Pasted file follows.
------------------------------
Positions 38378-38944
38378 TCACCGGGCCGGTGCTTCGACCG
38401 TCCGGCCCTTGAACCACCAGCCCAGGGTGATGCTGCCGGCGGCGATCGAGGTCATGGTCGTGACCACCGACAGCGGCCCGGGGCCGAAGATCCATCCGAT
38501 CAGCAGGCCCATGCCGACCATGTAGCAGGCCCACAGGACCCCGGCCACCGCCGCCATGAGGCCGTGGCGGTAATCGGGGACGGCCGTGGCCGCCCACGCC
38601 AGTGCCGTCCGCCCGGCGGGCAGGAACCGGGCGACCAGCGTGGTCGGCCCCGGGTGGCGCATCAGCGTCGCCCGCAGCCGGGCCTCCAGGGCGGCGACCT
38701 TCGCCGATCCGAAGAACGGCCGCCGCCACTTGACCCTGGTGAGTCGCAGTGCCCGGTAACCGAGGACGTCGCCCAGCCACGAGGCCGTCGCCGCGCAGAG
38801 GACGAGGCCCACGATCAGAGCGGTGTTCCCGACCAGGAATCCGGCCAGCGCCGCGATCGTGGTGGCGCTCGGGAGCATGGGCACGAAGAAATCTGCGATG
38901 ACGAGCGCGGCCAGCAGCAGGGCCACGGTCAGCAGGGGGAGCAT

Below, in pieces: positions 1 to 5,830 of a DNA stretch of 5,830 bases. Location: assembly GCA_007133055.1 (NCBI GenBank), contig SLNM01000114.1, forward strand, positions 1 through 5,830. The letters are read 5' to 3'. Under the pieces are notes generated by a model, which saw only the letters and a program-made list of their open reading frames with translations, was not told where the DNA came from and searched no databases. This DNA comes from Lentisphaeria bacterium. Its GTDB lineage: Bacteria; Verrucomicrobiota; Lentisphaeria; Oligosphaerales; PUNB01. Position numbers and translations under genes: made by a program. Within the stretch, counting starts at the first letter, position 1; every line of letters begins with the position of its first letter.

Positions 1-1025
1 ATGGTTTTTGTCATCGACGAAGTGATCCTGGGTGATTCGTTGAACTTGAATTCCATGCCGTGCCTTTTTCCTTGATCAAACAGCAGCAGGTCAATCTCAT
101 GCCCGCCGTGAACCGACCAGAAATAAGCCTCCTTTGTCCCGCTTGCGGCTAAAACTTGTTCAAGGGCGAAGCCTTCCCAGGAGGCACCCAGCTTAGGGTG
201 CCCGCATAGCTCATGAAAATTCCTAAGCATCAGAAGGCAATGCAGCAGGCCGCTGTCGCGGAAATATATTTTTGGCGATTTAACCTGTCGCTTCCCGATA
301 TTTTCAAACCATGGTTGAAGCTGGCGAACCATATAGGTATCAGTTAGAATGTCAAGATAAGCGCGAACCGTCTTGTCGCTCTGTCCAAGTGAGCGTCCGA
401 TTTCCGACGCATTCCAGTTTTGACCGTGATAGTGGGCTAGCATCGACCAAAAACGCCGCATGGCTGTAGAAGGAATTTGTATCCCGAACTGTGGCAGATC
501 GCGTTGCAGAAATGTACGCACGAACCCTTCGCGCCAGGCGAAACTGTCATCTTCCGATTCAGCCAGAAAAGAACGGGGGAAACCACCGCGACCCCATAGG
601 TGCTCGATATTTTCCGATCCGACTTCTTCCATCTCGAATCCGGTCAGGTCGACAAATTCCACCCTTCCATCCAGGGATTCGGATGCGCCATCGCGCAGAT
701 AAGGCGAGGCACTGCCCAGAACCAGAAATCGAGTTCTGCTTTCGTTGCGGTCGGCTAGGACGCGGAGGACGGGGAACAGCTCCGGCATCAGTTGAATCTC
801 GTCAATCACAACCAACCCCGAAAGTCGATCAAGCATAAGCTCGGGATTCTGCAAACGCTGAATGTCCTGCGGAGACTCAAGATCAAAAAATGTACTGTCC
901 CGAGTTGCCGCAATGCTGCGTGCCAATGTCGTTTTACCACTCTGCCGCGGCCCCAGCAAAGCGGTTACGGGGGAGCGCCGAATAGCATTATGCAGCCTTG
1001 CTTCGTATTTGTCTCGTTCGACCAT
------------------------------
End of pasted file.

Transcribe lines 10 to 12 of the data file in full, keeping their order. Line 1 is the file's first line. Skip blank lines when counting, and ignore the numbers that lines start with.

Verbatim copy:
Positions 1-1025
1 ATGGTTTTTGTCATCGACGAAGTGATCCTGGGTGATTCGTTGAACTTGAATTCCATGCCGTGCCTTTTTCCTTGATCAAACAGCAGCAGGTCAATCTCAT
101 GCCCGCCGTGAACCGACCAGAAATAAGCCTCCTTTGTCCCGCTTGCGGCTAAAACTTGTTCAAGGGCGAAGCCTTCCCAGGAGGCACCCAGCTTAGGGTG